The key is that SD/MD puts closers and other members of your bullpen on even ground. That way you don’t end up overpaying for a pitcher who happens to record the final out of a ballgame. Greatness is greatness, and it gets rewarded whenever it might occur during the course of a game. We know that at least one relief pitcher has adopted SD/MD to track his own performance: Daniel Bard kept close tabs on the stat before getting converted back to a starter’s role this offseason.

The big barrier to acceptance is going to be getting players on board with being evaluated by something other than saves, and we know that at least one Major League pitcher has already bought into the value of SD/MD. Naturally, it’s a reliever who was dramatically undervalued by the current system, and found that SD/MD better represented how valuable he actually was to his team. Getting good setup men and middle relievers on board will obviously be easier than getting closers on board, since a shift in reliever valuation will move money from ninth inning guys to seventh and eighth inning guys.

Still, that redistribution is something that the majority players should be in favor of. Very few players come up as closers, and most elite relievers spent a few years toiling as a setup man before getting promoted to the big chair. In order to become a closer, they had to perform very well in that earlier inning role, and they generally received little to no compensation for those performances. By moving to a system that paid relievers based on Shutdowns and Metldowns, relievers would become more highly valued earlier in their careers, and the shift to receiving real paychecks earlier would transfer money to guys who have previously been underpaid and then gone down with severe injuries before they could ever cash in on their success.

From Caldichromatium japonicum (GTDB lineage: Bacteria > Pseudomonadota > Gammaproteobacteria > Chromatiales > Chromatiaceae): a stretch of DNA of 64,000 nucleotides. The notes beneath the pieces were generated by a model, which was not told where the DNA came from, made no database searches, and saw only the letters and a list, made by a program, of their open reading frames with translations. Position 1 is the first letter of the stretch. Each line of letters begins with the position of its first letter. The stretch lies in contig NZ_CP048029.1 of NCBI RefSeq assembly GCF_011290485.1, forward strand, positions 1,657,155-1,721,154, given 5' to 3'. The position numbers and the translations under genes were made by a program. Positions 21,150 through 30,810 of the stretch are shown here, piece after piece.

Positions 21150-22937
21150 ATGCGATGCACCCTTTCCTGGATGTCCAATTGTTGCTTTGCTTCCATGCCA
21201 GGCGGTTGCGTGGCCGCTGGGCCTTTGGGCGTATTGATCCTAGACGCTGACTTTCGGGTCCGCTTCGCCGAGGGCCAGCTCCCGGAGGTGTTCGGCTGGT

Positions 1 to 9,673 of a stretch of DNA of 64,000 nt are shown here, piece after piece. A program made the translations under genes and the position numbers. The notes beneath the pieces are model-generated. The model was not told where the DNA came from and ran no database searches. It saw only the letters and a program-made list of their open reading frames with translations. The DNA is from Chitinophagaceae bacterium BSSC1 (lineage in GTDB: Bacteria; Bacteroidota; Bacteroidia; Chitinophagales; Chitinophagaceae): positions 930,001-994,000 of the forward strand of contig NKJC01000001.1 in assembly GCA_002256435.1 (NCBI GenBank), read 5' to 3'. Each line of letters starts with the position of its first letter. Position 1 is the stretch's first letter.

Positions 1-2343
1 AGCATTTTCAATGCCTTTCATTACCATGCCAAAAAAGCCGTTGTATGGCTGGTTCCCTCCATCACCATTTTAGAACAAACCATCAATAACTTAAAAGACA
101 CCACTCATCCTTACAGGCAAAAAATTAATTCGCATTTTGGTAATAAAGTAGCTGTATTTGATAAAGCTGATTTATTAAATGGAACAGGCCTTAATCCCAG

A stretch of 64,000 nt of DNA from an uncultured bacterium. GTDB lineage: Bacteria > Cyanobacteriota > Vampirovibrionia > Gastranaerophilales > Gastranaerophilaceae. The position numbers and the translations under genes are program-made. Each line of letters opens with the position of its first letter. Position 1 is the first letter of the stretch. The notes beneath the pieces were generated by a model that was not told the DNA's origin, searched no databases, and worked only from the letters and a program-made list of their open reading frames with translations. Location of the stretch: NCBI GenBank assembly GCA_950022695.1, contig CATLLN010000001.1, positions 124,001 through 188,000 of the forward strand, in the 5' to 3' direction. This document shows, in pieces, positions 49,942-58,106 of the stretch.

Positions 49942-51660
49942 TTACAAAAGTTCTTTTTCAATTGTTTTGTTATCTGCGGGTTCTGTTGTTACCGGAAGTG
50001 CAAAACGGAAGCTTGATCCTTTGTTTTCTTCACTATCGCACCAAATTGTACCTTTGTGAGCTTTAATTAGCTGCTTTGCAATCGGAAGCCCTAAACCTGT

In reality, many of the best relievers in the sport don’t last six years, and if they don’t become a closer early in their career, their arbitration payouts are limited due to their lack of saves. It’s completely possible for a high quality reliever to have a good five year run and never really get rewarded financially for that success. For instance, Mike Adams has recorded 103 Shutdowns and only 24 Meltdowns over the last six years, and his 81% SD/MD rate is eighth best in baseball since 2006, ranking between Francisco Rodriguez and Rafael Soriano on the leaderboard. Despite that, Adams will make $4.4 million this year after his third trip through arbitration, and he’s garnered a grand total of just over $9 million in his career. Soriano made $18 million before he became a free agent, while Rodriguez made just over $21 million in those same six years.

By replacing saves and holds with Shutdowns and Meltdowns, Major League teams could more accurately reward those players who actually perform well out of the bullpen, and could move towards a system where managers weren’t beholden to an outdated statistic. By getting rid of the save as a valuation metric, teams could more efficiently utilize their best relievers while also still ensuring that they were financially rewarded for pitching well in critical situations. The binary nature of SD/MD will appeal to players who see their job as “success or fail” based on how their performance directly affects the scoreboard, and the fact that it scales very similarly to saves can help it receive acceptance that other measures never will.

Jonah’s absolutely right – Major League Baseball should begin taking steps to kill the save statistic, but they can only do that if they have a worthy successor in place that Major League players will adopt as a replacement. Shutdowns and Meltdowns can be that successor. We don’t have to be slaves to the save anymore.



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Dave is the Managing Editor of FanGraphs.